We've become used to selection intrigue in 2014 but still Luke Beveridge pulled off a massive shock in announcing the team to face West Coast. Out with alleged general soreness were wily veterans M Boyd and L Picken but few predicted the sidelining of B Tragician. (Caroline Wilson is hot on the heels of a story entitled : 'grave fears held for Tragician's mental state after last weeks bizarre positive post.)
Into the ranks came fresh faced rookies R Smith, D Pearce and one Dan Oskes who will be penning the blog while the Tragician freshens up for the finals.
Take it away, guest blogger Dan Oakes:
When the owner of this space asked me if I wanted to fill in for a couple of weeks (she did not elaborate on why she was "MIA", but the geo-tag for a well-known tropical resort on her tweets gave some clue) I was understandably chuffed. But a small, nagging voice in the back of my head did wonder whether it might prove to be a poisoned chalice.
And, lo, so it did come to pass.
Horrible as it is to acknowledge that Gary Lyon was correct, Sunday was a test, and it was one the Bulldogs ultimately failed.
In the lead up to the game, I told my parents - English migrants with a sporadic interest in Aussie Rules - that Luke Beveridge, deprived of Matthew Boyd and Liam Picken, had selected Daniel Pearce and Roarke Smith to replace them, two pups with a total of five games between them.
The selection was, I told them with a sense of pride, a demonstration of what distinguishes Luke from the rest of them. All year he has given the kids their chance, and none have let him down, even the Lukas Webbs and Bailey Dales, whose time in the seniors has been limited.
And I think after the last three months, an almost delusional optimism has taken hold: no Picken and Boyd, two newish, young kids, a road-trip to Perth, teetering on the brink of a top four (maybe even top two!) place, with the all the nervousness and pressure that entails. No problem. In Luke we trust.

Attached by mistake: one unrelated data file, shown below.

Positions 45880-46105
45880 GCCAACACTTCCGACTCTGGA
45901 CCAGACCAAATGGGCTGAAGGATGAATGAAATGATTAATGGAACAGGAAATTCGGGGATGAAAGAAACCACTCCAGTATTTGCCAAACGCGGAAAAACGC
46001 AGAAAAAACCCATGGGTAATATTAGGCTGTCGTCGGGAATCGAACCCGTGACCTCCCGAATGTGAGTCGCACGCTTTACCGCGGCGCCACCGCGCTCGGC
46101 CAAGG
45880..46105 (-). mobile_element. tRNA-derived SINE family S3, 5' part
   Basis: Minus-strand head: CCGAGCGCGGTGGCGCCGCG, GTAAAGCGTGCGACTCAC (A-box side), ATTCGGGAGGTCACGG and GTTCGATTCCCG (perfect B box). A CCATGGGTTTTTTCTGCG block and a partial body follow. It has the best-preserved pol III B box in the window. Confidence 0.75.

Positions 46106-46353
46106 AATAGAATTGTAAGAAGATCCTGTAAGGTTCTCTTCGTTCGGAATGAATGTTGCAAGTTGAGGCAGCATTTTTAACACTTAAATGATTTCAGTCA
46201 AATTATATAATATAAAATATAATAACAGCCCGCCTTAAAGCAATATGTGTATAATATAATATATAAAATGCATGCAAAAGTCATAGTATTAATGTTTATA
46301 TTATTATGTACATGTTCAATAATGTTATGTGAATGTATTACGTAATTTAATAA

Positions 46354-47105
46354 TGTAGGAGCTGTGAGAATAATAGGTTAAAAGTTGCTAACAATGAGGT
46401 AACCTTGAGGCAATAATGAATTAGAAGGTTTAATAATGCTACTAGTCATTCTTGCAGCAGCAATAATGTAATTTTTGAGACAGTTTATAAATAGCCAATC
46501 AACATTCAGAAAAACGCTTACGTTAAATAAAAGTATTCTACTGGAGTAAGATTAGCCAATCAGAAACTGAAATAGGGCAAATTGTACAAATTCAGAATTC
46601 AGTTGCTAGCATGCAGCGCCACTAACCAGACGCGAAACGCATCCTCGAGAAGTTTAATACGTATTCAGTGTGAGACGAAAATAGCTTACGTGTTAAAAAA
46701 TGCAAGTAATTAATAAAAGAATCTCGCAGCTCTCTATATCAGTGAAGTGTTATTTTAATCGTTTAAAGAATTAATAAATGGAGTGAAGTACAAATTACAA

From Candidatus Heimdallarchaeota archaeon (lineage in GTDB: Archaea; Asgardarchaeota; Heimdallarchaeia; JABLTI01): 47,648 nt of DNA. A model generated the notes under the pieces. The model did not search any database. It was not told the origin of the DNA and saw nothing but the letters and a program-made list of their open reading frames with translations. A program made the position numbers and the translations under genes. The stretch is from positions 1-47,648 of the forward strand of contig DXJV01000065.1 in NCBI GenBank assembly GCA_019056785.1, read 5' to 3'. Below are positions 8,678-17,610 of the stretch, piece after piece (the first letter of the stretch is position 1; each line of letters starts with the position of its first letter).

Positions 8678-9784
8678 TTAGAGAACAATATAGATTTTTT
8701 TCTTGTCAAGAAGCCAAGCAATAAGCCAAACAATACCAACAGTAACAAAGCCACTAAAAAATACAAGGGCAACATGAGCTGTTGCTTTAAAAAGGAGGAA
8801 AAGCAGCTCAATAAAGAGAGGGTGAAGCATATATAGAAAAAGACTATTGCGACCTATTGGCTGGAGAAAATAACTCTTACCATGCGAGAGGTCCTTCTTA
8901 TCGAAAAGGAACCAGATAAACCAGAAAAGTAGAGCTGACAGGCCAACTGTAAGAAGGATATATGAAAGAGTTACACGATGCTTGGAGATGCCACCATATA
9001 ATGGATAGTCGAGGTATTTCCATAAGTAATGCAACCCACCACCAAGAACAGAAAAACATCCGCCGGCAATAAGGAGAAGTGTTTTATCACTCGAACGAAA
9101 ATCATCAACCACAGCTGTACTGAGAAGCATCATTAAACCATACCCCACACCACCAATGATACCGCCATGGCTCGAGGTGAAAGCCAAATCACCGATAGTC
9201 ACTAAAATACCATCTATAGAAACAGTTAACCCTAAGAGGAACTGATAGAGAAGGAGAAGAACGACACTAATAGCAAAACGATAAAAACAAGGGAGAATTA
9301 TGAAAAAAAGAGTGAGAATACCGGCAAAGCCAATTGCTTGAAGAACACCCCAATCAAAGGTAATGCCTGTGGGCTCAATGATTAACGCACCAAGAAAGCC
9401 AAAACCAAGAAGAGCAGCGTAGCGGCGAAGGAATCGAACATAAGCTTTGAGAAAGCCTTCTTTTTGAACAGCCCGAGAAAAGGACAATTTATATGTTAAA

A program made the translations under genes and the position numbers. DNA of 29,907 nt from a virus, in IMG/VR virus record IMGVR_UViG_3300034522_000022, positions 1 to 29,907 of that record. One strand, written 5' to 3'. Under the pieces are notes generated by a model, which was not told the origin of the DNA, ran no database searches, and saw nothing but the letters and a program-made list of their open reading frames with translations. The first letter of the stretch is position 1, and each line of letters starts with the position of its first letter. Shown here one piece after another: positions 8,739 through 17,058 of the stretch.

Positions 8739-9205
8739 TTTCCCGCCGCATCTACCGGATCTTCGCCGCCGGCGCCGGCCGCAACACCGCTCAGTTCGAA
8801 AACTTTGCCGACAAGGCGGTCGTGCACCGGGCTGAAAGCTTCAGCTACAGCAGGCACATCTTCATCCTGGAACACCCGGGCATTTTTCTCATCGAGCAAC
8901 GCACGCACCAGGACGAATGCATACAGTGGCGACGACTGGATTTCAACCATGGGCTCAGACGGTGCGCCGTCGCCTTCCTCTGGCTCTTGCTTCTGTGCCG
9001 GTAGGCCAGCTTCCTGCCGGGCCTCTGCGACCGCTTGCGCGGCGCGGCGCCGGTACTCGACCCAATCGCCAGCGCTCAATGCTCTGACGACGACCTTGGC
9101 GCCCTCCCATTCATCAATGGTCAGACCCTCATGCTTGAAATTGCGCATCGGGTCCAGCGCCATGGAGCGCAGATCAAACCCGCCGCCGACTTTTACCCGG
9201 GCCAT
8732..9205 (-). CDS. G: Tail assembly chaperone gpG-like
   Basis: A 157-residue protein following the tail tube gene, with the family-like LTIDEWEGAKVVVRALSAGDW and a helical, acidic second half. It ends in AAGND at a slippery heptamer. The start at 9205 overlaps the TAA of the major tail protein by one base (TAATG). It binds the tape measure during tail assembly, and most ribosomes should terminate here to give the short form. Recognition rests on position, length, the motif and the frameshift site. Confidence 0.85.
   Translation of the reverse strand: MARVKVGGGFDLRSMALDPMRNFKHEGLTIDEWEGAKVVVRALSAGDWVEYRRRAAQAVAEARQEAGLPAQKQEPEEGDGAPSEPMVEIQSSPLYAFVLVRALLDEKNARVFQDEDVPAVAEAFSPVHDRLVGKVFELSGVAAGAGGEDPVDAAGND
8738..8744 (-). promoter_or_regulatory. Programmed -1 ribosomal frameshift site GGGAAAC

The 10-year-old pointed out repeatedly in the 48 hours before the game that Masten would be out, after treating Suban as a giant jerky strip, as if that final piece of luck would be all we required.
As the camera panned across the pre-match huddle, the sight of Roarke Smith jiggling nervously at the back generated a little lift of the heart, ahead of what was arguably the most significant game the Dogs had played in a few years.
It was a strange, tense game, from the start. The commentators were rhapsodising from early in the piece, but we were somewhat puzzled in the Oakes lounge room. Yes, there was plenty of running, plenty of action, but there were also a lot of mistakes. It put me in mind of professional wrestling, when the two wrestlers repeatedly run past each other, turn and rebound off the ropes, until finally one sticks out his arm and clothes lines the other.
Um, yes, but anyway. It was heartening to see Crameri pick up where he left off against Melbourne early in the piece, wheeling away onto that left foot and smashing it through from 40 metres out.
Still not sure what he is. Wingman? Forward? Gutting running midfielder? At his best, he’s reminiscent of Matthew Richardson in that year he almost won the Brownlow playing on the wing.
There was Dale Morris launching himself horizontally, like a missile, to gather the ball, dish it off, and all of a sudden Big Jack Redpath had a goal and we were ahead. Then Josh Kennedy, looking more like the lost member of Crosby, Stills, Nash and Young every day, kicked his first of the day.
Sprawled on the couch, we saw an errant Bulldogs handball in the defensive 50, and all of the sudden the Eagles were ahead. “Who the hell was that?!”. “Oh, Murph….carry on.”
At quarter time, there were only a couple of goals in it, but Nic Nat was toweling up Campbell in the middle, and Kennedy was looking menacing. The Lair was looking sharp for us, and Hunter and McCrae were seeing plenty of the ball.
Mrs Oakes looked up from the paper to say “oh dear” as Kennedy kicked the first of the quarter. But Wallis demonstrated in a cameo what has made him so valuable this year, stripping the ball from a West Coast defender for The Lair to goal, and keep us in it.